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Banking on ‘Bros’: Netflix’s first original Hebrew-language series is finally arriving

With its original release date delayed by the events of October 7 – and its rescheduled premiere party canceled due to the Iranian attack – ‘Bros’ emerges during a deeply charged moment

Amy Spiro is a reporter and writer with The Times of Israel

Guy Amir (left) and Hanan Savyon at a Beitar Jerusalem soccer game in a scene from their new Netflix series 'Bros.' (Courtesy Netflix)
Guy Amir (left) and Hanan Savyon at a Beitar Jerusalem soccer game in a scene from their new Netflix series 'Bros.' (Courtesy Netflix)

The year is 2008, and the Beitar Jerusalem soccer team is playing Wislow Krakow in Poland.

The pivotal UEFA Champions League qualifying game serves as the dramatic backdrop for the new series “Bros,” an Israeli dark comedy hitting Netflix on Thursday.

The series, called “Ba’esh Uvamayim” in Hebrew (“Through fire and water”), is the brainchild of longtime collaborators Guy Amir and Hanan Savyon, who wrote, directed and star in the show as lifelong best friends Nisso and Pini.

It is also the first fully Hebrew and Israeli original production for Netflix. The show was originally slated to premiere on the streaming platform in early November but was postponed in the wake of the Hamas massacre on October 7.

A spokesperson for Netflix denied a report in the Ynet news outlet earlier this month that the company was seeking to downplay the international release of the show amid the ongoing Israel-Hamas war. Yet nobody involved with the show was made available for interviews ahead of its premiere, with the spokesperson saying the stars and creators preferred to let the series speak for itself, rather than answer questions that would undoubtedly veer to the political.

The production was also directly affected by the Hamas massacre: sound designer Lior Waitzman, who had been working on the show, was murdered on October 7 while out riding his bike near his home in Sderot.

And months after it was rescheduled, the premiere ended up even lower-key than expected, when a celebratory screening slated for Sunday evening in Israel was canceled in the wake of Iran’s missile and drone attack.

The show, of course, has nothing to do with Hamas, Gaza or even the Israeli-Palestinian conflict. In fact, there’s very little politics at all.

While speculation had arisen after the show was announced that it would deal with one of the most infamous chapters in Beitar Jerusalem history – when the team signed two Muslim players from Chechnya in 2012, sparking outrage from La Familia, a notoriously racist subset of the team’s diehard fans – it is actually set years earlier, with no reference to the team’s long history of controversies.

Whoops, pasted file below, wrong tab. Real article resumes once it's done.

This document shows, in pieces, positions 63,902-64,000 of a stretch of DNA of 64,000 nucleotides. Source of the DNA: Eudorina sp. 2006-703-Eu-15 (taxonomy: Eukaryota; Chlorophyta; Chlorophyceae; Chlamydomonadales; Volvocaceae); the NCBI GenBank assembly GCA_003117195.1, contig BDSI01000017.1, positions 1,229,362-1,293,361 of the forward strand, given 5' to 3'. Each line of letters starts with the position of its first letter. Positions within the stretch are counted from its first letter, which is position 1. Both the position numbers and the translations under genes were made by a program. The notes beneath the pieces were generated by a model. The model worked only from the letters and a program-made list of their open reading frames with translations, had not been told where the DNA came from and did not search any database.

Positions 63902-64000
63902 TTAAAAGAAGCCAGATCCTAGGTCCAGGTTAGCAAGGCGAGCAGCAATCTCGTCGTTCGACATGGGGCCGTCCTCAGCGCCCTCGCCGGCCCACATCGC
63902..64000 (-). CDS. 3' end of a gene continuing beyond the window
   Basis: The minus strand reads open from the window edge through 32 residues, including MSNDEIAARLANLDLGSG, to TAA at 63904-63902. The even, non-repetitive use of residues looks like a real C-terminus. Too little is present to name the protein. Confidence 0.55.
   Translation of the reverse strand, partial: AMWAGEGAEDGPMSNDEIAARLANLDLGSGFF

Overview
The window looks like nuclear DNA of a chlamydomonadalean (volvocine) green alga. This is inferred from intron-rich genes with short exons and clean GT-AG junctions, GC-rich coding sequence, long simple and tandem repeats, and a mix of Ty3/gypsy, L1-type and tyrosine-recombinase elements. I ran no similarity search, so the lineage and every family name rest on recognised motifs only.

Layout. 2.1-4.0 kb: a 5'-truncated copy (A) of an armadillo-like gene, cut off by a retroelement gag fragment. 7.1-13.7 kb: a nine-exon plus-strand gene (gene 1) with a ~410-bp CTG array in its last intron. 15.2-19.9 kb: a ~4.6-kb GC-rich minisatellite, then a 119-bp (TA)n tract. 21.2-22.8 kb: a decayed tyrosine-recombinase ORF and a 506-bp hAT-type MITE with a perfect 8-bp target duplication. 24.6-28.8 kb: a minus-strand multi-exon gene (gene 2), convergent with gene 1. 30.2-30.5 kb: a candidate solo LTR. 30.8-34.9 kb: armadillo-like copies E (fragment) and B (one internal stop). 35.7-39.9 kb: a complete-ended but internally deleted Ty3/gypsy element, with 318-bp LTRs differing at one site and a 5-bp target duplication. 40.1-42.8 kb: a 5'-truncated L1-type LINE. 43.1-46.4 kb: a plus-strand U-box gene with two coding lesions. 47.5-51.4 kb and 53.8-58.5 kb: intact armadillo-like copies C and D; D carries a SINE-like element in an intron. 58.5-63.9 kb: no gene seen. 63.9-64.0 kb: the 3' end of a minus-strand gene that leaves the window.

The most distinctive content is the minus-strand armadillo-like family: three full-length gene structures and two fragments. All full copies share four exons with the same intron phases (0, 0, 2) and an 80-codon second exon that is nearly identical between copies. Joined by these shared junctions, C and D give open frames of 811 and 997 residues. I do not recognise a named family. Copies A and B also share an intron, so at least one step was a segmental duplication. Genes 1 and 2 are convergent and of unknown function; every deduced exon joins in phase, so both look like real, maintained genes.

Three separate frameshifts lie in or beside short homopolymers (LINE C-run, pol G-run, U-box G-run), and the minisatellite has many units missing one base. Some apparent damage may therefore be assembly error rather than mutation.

Truthfully, while the series is set around two friends and their love for the team, the show is only nominally about the 2008 season, or even soccer or sports. At its heart, “Bros” tells a story about, well, bros – two lifelong friends played by Savyon and Amir who grew up in Jerusalem and run a sports bar where they imbibe perhaps a bit too much.

Facing bumps in their personal lives, the pair find themselves caught up in drama and uncertainty that tests their decades of friendship and the future of their business.

Hanan Savyon (left) and Guy Amir in a scene from their new Netflix series ‘Bros.’ (Courtesy Netflix)

Savyon and Amir are veterans in the Israeli TV world, and have teamed up on numerous projects over the years, including 2010’s “Asfur” (featuring a young Gal Gadot) and 2013’s “Scarred” as well as films “Maktub” in 2017 and “Forgiveness” in 2019.

While the series feels somewhat autobiographical – Savyon grew up in Jerusalem, the pair have been friends for close to 25 years (having met in acting school), are both devoted Beitar fans and used to co-own a bar in Givatayim – one would hope the similarities end there.

Throughout the show’s eight episodes, the two friends get up to increasingly wild and unrealistic antics in Jerusalem and Krakow, as they struggle with their changing life trajectories and the future of their beloved bar, as well as cops, drug dealers, insurance investigators and a mob of angry neo-Nazis.

Guy Amir (left) and Hanan Savyon in a scene set in Poland in their new Netflix series ‘Bros.’ (Courtesy Netflix)

For a show (at least originally) aimed at audiences in Netflix’s 190 countries, “Bros” is deeply and undeniably Israeli. Just eight minutes into the first episode, the pair crack a joke about Hezbollah terrorists. It takes until just episode two until a reference to the Holocaust arises.

Jerusalemites will likely delight at seeing some of the capital’s easily recognizable neighborhoods on screen, while those who regularly fly to and from Israel will chuckle when Amir’s character orders a “special kosher” meal on board a plane, just because he’s sick of seeing the religious passengers get to eat first.

It’s difficult to predict the traction “Bros” might get on Netflix, the most popular streaming service around the globe. While global audiences have devoured Israeli shows like “Fauda” and “Tehran,” which center on conflict and violence, and “Shtisel,” which shone a light on and humanized an insular, little-known community, “Bros” is essentially about two middle-aged idiots who are often hard to root for, muddling their way through life while making terrible decisions and trying to grow up several decades too late.

But perhaps this is the perfect time to show that actually, Israelis are just like everybody else.

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